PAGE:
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Morono Kiang Gallery

Exhibition Detail
Chinese Video: Chord Changes in the Megalopolis
Curated by: Kevin Power
Bradbury Building
218 W. Third St.
Los Angeles, CA 90013


September 13th, 2007 - November 17th, 2007
 
Beijing: Chang\'an Boulevard, Ai WeiweiAi Weiwei, Beijing: Chang'an Boulevard,
2004, Video still
© Ai Weiwei
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Morono Kiang Gallery is pleased to announce, Chord Changes in the Megalopolis, a group show featuring the work of twelve video artists. This will be the first time that many of the videos will be shown in the U.S. The exhibition will be on view from September 13 to November 17, 2007. An opening reception will be held on Thursday, September 13, from 5 to 9 PM, coinciding with the Downtown Art Walk.

It is a monstrous cliché to argue that China is in a process of massive change: it is, and in many aspects, it isn’t. That is to say, change as a visual phenomenon is rapid, but as a psychological process its pace is much slower. There are zones of curious and intense frictions—ideological, social, and economic—between what was and what is, what may be and what will not be. Chord Changes in the Megalopolis seeks to look at the way in which a number of Chinese video artists are living, documenting, reflecting upon, and conceptualizing these changes. Many of the videos focus on sociocultural changes and the redefinitions of social status and ambition in the new frenetically expanding megalopolis, with its changing urban landscape and its concentrated takes on fast, modern, consumer living.

Videos include Ai Weiwei’s Beijing: Chang’an Boulevard, a strangely obsessive but astutely conceptual piece dealing with Beijing’s ring road system, which stands as a register of growth, social zoning, traffic density, human loss, and bewilderment. The works provide paradigmatic statements that frame the diverse ways in which the artists included in this show represent the rhythms and momentums of social change.

This exhibition does not pretend to define ideological oppositions, but rather it seeks to show the diversity of readings and positions being taken by Chinese artists as they react to and analyze the particularities of their own circumstances and interests. The work varies from direct but poetically evocative documentary-style reportage to subtly worked metaphors. Xu Zhen creates an ironic tongue-in-cheek ideological deconstruction of frontier tensions in 18 Days, a work that is at the same time an existential adventure; Dong Jun provides sensitive register of the life of an art school model who, now eighty-four years old and economically reduced to subsistence living, has a passionate desire to avoid all thought yet remains elegant in her gestures; Chen Chieh-Jen re-creates in a wondrous, almost Bergmanesque fashion the industrial experience in an abandoned textile factory that he restores “momentarily” to life. Wang Wei shows two interrelated works, the first of which documents the life of a family of brick sellers who collect their bricks by demolishing buildings in the morning and then have to sell them off before nightfall because they have no storage space. The second video resituates this sociological document as the artist asks the same family to build a brick wall in a gallery as an art installation; the artist has negotiated with them and agreed to sell the bricks back to them at half price as one of the conditions of the realization of the piece.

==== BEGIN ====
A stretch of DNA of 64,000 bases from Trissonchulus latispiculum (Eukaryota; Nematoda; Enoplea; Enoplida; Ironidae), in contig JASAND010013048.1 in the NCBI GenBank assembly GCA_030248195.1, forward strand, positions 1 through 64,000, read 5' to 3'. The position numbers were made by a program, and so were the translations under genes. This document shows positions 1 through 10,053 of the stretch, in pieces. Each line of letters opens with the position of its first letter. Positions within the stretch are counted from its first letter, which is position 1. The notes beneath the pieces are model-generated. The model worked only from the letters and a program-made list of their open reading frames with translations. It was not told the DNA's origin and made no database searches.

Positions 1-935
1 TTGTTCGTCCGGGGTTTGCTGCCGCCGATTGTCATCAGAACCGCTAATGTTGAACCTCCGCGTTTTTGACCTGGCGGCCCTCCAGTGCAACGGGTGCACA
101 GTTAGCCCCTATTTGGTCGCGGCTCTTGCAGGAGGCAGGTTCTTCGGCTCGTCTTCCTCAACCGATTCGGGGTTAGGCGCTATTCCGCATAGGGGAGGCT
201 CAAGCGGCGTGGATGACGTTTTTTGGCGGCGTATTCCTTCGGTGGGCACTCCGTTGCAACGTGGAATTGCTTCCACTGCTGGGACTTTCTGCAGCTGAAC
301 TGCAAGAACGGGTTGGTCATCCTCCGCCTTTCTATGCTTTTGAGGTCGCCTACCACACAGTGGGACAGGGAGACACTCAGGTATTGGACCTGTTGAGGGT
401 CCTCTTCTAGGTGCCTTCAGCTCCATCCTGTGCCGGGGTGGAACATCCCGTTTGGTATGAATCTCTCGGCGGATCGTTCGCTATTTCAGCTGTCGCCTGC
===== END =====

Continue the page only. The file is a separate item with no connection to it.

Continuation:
These works reflect the pulse and the radical nature of the changes taking place in Chinese society. Some artists choose to do so by examining dramatic psychological dislocations that have disturbed former definitions of identity, as in Liu Ding’s Stop, or Wang Jan Wei’s Dodge, and Lin Yilin’s One Day, a video of the artist wandering the city with his leg handcuffed to his wrist.

These video works have clear elements of social critique, but above all they are interrogative, perceptive, and personal.

The newly opened Morono Kiang Gallery has approximately 3,000 square feet of exhibition space on the ground level of the historic Bradbury Building in downtown Los Angeles. The gallery promotes contemporary art—focusing on Chinese art from the last decade—and will host retrospective shows of recognized artists’ works, as well as the work of emerging artists.

Kevin Power is Chair of American Literature at the University of Alicante (Spain) and is also a Visiting Professor at Instituto Superior de Arte (Havana, Cuba), as well a lecturer at other universities in South America. From 2003 to 2005 he was assistant director of the Museo Nacional Reina Sofía in Madrid. He has worked as a critic and curator for the last twenty years.
 
An accompanying catalogue will be available in mid-October.




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